Overcoming complexity, particularly in a heterogenous environment where there might be devices from various vendors, is an area where FireMon has carved a niche for itself, offering a management console for multiple firewalls. “We focus on configuration management,” says Brazil. “More often than not, configurations are incorrect, with 40 per cent of firewalls completely useless. Two-thirds of configured firewall policy has no business purpose. And that's purely down to complexity.”
With perhaps several hundred firewalls, each with between 300 and 500 rules, the path to misconfiguration is well-trodden. While interface improvements, such as Check Point's graphical editor, have helped with the management of individual firewalls, dealing with them en masse has become a serious ease-of-use problem that the vendors are not focused on addressing, Brazil says.
What's more, there is now more than one kind of professional accessing security technology, something that vendors are only slowly waking up to. “In the past, security products used to be sold to security experts, and it was that combination that was then sold to the non-expert,” says Tim Keanini, chief research officer at nCircle. “As security permeates throughout an organisation, you're asking, ‘To whom is this usable?' The same tool that is absolutely usable to the security professional is completely unusable to the auditor.”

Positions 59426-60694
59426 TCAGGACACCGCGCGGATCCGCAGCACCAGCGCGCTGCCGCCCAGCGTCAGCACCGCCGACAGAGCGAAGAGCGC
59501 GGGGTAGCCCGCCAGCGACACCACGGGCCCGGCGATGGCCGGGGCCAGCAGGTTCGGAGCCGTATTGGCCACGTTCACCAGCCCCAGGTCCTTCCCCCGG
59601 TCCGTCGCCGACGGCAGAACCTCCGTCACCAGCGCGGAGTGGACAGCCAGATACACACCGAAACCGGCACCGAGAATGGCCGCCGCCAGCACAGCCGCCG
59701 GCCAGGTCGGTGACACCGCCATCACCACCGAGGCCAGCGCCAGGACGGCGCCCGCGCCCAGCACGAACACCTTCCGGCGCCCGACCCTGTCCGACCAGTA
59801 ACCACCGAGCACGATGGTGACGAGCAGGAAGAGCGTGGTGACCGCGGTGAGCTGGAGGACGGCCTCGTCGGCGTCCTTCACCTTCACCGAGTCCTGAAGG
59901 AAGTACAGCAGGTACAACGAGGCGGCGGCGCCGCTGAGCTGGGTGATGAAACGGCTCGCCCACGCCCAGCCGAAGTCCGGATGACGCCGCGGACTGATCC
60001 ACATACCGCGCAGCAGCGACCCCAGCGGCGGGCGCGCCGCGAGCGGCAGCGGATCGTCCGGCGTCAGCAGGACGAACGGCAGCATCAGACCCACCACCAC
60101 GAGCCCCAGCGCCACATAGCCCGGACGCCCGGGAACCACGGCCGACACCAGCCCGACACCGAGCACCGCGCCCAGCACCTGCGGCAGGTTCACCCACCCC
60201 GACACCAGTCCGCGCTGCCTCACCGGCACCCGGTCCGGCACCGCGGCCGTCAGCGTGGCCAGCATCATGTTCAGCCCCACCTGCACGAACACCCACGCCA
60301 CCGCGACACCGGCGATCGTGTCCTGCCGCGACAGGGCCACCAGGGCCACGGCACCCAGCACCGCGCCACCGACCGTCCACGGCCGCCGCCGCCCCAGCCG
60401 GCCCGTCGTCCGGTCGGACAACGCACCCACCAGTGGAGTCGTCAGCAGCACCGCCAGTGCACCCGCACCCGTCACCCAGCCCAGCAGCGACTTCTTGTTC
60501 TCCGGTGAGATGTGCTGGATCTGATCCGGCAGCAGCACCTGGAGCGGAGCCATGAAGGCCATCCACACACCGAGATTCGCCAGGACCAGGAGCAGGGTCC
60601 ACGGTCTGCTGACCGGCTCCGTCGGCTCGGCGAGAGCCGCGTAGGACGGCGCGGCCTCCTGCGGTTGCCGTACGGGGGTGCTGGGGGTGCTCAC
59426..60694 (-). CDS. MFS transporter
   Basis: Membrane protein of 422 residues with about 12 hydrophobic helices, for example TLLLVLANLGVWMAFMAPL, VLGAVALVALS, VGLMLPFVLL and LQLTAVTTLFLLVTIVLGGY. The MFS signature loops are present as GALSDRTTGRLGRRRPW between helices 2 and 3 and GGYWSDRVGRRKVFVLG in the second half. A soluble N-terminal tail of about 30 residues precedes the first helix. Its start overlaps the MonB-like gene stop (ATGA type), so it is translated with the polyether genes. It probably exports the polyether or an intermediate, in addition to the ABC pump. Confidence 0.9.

Thus nCircle has created different interfaces for different types of users. “Over the past five years, we have restructured the product so it's completely different for different personas, because you don't want to make it easy to use for someone at the expense of others,” says Keanini.
Usability vs efficacy